String theory, like most revolutions, had humble origins. It started all the way back in the 1960’s as an attempt to understand the workings of the strong nuclear force, which had only recently been discovered. Quantum field theory, which had been used successfully to explain electromagnetism and the weak nuclear force, wasn’t seeming to cut it, and so physicists were eager for something new.

Continue reading “How Supersymmetry Saved String Theory”## Holograms Might Save Physics

Even though the guts of General Relativity are obtusely mathematical, and for decades was relegated to math departments rather than proper physics, you get to experience the technological gift of relativity every time you navigate to your favorite restaurant. GPS, the global positioning system, consists of a network of orbiting satellites constantly beaming out precise timing data. Your phone compares those signals to figure out where you are on the Earth. But there is a difference in spacetime between the surface of the Earth and the orbit of the satellites. Without taking general relativity into account, your navigation would simply be incorrect, and you’d be late for dinner.

Continue reading “Holograms Might Save Physics”## Why the Universe Might be a Hologram

A quarter century ago, physicist Juan Maldacena proposed the AdS/CFT correspondence, an intriguing holographic connection between gravity in a three-dimensional universe and quantum physics on the universe’s two-dimensional boundary. This correspondence is at this stage, even a quarter century after Maldacena’s discovery, just a conjecture. A statement about the nature of the universe that *seems* to be true, but one that has not yet been proven to actually reflect the reality that we live in. And what’s more, it only has limited utility and application to the real universe.

## The Strangest Coincidence in Physics: The AdS/CFT Correspondence

Attempts to turn string theory into a workable theory of nature have led to the potential conclusion that our universe is a hologram: that what we perceive as three spatial dimensions is actually composed of only two. The greatest realization of this hologram-led program is a proposal that goes by the awkward and clunky name of the AdS/CFT correspondence, first proposed by string theorist Juan Maldacena in the late 1990’s.

Continue reading “The Strangest Coincidence in Physics: The AdS/CFT Correspondence”## Why String Theory Requires Extra Dimensions

String theory found its origins in an attempt to understand the nascent experiments revealing the strong nuclear force. Eventually another theory, one based on particles called quarks and force carriers called gluons, would supplant it, but in the deep mathematical bones of the young string theory physicists would find curious structures, half-glimpsed ghosts, that would point to something more. Something deeper.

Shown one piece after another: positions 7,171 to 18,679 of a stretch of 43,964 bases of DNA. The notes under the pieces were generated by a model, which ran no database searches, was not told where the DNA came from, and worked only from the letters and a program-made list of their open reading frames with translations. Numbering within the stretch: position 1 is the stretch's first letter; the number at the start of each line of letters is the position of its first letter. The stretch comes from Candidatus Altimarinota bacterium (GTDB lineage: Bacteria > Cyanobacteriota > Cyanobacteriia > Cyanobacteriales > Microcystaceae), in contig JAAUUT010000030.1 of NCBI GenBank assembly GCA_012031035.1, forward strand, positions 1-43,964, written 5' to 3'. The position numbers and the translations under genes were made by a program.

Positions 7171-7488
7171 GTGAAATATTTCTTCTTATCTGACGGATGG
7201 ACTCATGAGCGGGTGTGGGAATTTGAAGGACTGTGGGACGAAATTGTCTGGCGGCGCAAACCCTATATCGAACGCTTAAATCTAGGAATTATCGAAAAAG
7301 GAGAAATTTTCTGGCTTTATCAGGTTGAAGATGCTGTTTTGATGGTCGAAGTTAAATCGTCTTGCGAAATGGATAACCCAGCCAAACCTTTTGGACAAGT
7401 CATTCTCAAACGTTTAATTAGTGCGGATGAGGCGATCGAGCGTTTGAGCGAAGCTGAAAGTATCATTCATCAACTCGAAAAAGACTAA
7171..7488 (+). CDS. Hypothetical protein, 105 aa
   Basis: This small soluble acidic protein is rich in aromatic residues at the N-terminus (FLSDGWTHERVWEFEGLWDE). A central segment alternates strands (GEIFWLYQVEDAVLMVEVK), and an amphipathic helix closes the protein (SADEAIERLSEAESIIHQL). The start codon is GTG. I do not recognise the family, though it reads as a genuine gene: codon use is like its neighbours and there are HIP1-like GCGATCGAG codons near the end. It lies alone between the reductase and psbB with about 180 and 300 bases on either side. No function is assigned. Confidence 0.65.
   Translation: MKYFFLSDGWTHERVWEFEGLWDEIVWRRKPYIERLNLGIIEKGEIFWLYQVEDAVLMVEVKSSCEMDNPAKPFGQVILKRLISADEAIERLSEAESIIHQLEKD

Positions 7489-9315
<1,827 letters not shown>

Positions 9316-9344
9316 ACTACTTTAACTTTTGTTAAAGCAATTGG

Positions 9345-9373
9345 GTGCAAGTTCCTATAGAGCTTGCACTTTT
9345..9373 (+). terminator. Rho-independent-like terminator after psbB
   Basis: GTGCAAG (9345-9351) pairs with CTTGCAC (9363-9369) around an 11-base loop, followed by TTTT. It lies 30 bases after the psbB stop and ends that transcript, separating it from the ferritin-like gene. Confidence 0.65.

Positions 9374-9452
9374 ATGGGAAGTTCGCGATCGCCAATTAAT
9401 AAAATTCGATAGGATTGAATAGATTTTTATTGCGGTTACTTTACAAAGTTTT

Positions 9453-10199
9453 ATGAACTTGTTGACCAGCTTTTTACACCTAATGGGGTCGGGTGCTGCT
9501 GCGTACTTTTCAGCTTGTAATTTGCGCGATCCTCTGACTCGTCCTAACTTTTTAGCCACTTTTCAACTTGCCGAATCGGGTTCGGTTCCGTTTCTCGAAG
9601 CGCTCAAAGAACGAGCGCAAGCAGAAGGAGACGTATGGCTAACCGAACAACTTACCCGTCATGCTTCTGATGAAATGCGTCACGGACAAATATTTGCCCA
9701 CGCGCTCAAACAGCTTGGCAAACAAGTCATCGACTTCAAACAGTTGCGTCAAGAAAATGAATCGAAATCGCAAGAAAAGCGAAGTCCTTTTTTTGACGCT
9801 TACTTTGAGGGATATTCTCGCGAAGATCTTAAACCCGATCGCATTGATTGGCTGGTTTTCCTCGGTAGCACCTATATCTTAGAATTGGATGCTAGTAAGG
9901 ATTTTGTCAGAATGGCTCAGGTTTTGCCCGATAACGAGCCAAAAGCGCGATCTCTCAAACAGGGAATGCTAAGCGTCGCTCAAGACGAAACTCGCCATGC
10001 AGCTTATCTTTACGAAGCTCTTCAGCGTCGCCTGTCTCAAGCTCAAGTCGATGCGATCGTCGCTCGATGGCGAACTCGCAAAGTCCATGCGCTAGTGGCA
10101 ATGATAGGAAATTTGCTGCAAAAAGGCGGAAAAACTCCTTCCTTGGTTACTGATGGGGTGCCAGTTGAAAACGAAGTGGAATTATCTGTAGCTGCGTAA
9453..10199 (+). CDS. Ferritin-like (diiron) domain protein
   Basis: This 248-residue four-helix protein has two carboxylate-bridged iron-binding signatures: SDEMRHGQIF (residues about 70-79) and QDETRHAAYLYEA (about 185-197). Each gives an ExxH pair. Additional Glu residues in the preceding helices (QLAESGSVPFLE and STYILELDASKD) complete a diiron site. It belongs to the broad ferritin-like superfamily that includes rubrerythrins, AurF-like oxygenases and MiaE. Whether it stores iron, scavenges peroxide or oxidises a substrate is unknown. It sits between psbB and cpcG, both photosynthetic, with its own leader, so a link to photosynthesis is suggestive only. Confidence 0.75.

Continue reading “Why String Theory Requires Extra Dimensions”## The Holographic Secret of Black Holes

As weird as it might sound, black holes appear to be holograms.

Continue reading “The Holographic Secret of Black Holes”## How Black Holes Consume Entropy

*Entropy* is one of those fearsomely deep concepts that form the core of entire fields of physics (in this case, thermodynamics) that is unfortunately so mathematical that it’s difficult to explain in plain language. But we will give it a try. Whenever I see the word entropy, I like to replace it with the phrase “counting the number of ways that I can rearrange a scenario while leaving it largely the same.” That’s a bit of a mouthful, I agree, and so *entropy* will have to do.

## The Origins of the Black Hole Information Paradox

While physics tells us that information can neither be created nor destroyed (if information could be created or destroyed, then the entire *raison d’etre *of physics, that is to predict future events or identify the causes of existing situations, would be impossible), it does not demand that the information be *accessible*. For decades physicists assumed that the information that fell into a black hole is still there, still existing, just locked away from view.

## The Maddening Simplicity of Black Holes

Black holes.

The name is said to come from the Black Hole of Calcutta, an infamous prison that you cannot escape from. It is a fitting name, for black holes are the ultimate cosmological prison.

Continue reading “The Maddening Simplicity of Black Holes”## Why Even Einstein Couldn’t Unite Physics

Near the end of his life Einstein worked tirelessly to find a way to unite electromagnetism with gravity. He could not, and never did, the notes scattered on his desk scrawled with fruitless probes and useless hypotheticals. Indeed, Einstein passed without even understanding *why* the two forces could not be united.